Dr Monigatti, after noting the history following the appellant ceasing work as a fishing-hand on the trawler in September 1990, referred to the various medical reports taken during the appellant's hospital periods and in particular, the forced expiratory volume (FEV) which was assessed at those various times. He advised that an FEV of between 70% and 100% was classified as a mild obstruction, between 60% and 70% is moderate, and from 50% to 60% is moderately severe. Dr Monigatti noted that all FEV assessments were either moderate or mild, with the last two taken in January 1994 and February 1997 respectively, being moderate. 
It was on the basis of those FEV figures that Dr Monigatti advised that the appellant's asthma had not changed very much, and with an FEV above 60% it was not to the extent of altogether precluding work as a knife-hand or a fishing hand. He stated that it was possible that the appellant would have been breathless on occasions during work, but most asthmatics can and do live relatively normal lives. It was his opinion that between 1990 and 2004 the appellant would not have been continuously incapacitated from working in the freezing works or on a trawler. 
Dr Monigatti's report was referred to Dr Martin for comment. In relation to the FEV figures, he simply noted that this was simply a classification at a particular point in time and he then stated as follows: 
“However, in asthma the characteristic physiological event is wide fluctuations in the degree of obstruction especially as a response to known trigger factors, such as temperature change, irritating inhaled aerosols such as salt water, and allergic factors. As such the recorded values, presumably taken under quiet, relaxed circumstances in a hospital clinic, do not accurately reflect the degree of symptomatology which the person is experiencing, especially as this relates to the trigger factors. ”
Dr Martin then concluded by stating as follows: 
“Dr Monigatti's comments do not alter my opinion that it is more likely than not that Mr Sykes remained incapacitated, within the definition provided by you (i.e. unable to work as a knife hand), from 1991 until his return to full time employment in 2005. ”
The appellant's claim for weekly compensation in this case gives rise to a somewhat unusual legal situation, when the legal requirements for an entitlement are set against the facts which are asserted in support of that entitlement for this appellant.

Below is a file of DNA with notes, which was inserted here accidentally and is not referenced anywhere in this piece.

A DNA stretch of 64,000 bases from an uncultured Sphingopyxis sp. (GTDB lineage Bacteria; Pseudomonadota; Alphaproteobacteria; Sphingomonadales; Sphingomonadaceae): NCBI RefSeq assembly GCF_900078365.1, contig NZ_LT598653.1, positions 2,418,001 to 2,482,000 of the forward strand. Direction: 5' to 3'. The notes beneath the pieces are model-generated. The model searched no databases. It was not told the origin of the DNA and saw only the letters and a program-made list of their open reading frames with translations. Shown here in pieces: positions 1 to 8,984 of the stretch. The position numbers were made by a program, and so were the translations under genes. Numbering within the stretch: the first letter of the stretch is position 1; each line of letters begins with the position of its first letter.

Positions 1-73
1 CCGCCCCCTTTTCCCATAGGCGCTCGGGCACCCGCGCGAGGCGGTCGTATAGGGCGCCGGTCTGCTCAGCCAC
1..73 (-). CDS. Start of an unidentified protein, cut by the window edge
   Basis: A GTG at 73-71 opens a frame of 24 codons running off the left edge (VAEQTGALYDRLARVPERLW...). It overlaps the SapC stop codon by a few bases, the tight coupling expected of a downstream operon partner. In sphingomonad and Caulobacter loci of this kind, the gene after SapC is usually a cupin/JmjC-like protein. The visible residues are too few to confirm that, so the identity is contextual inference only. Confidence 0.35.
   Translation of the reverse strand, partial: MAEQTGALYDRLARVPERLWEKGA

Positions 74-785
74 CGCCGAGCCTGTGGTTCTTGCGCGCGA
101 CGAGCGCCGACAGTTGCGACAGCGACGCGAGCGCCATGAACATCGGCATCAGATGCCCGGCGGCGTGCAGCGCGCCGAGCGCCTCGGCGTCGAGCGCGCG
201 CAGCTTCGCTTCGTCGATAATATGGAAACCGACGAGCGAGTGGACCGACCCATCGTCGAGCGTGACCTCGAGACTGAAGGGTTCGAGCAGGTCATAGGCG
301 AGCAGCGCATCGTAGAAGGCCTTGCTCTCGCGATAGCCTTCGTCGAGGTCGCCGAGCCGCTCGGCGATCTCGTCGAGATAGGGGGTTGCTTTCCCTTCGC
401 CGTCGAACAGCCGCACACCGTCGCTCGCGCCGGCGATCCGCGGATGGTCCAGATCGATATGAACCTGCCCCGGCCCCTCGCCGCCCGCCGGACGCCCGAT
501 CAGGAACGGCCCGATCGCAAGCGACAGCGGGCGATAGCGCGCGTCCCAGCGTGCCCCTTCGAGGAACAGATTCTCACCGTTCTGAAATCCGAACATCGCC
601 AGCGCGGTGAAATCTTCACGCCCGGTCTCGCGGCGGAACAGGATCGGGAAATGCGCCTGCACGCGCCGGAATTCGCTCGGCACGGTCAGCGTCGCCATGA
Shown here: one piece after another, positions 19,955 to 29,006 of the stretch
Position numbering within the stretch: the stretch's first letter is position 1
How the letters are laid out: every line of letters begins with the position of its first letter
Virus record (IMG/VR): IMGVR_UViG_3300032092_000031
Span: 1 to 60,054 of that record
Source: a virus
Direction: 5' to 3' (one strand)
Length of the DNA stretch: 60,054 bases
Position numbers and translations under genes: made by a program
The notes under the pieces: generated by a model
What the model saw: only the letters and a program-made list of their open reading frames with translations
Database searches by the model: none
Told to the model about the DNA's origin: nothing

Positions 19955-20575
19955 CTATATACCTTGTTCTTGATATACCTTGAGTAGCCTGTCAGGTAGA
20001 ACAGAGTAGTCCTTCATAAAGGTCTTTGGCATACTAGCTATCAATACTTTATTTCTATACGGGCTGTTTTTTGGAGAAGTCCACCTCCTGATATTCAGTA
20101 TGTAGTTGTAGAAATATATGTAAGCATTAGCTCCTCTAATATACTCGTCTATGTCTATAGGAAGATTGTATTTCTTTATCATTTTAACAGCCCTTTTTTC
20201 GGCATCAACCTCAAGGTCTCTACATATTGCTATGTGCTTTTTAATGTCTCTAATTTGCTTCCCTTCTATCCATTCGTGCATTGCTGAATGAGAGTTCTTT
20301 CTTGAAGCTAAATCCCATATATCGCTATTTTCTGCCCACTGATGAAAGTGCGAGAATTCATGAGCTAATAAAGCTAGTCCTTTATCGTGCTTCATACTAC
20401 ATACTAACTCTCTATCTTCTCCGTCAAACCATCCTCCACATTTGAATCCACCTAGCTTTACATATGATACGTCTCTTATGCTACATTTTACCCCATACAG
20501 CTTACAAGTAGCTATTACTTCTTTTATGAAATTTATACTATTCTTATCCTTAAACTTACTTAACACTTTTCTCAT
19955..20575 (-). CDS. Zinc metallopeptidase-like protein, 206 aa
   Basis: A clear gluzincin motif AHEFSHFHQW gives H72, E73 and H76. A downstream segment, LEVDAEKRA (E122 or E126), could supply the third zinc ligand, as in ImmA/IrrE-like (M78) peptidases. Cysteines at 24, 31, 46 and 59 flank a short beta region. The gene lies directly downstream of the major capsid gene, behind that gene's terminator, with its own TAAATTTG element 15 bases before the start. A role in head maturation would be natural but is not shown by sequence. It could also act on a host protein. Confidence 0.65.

The whole scenario in this present case is against a background of significant delay on the part of the appellant in seeking any cover or entitlements, and this has certainly added to the difficulty which this case causes. 
It is the case that the appellant did not commence any claim with the respondent until June 2003 when he lodged a claim for a work-related gradual process injury of bronchial asthma, and it was not until the review decision of 28 October 2004 that cover was granted to the appellant for the work-related injury of bronchial asthma, found to have been suffered by the appellant during his comparatively short period of employment with the Tiwai Point Aluminium Smelter between 1974 and 1976. 
In the case of this appellant, of course, the granting of cover for that injury does not translate into incapacity arising at the time that that employment was ceased, as it is accepted by Counsel for the Appellant that incapacity did not occur at that time and could not be identified as being the reason for the cessation of that particular employment. 
Accordingly, in terms of section 103(2) the Court is required to determine whether the appellant was engaged in employment at the time he suffered the personal injury. In the case of this appellant it requires a consideration of the provisions of section 37(1)(a) of the Act to identify the date on which the appellant is to be regarded as suffering that personal injury of bronchial asthma and which, in accordance with section 37(1)(a), is deemed to be the date on which the appellant first received treatment from a medical practitioner for that injury, as that injury.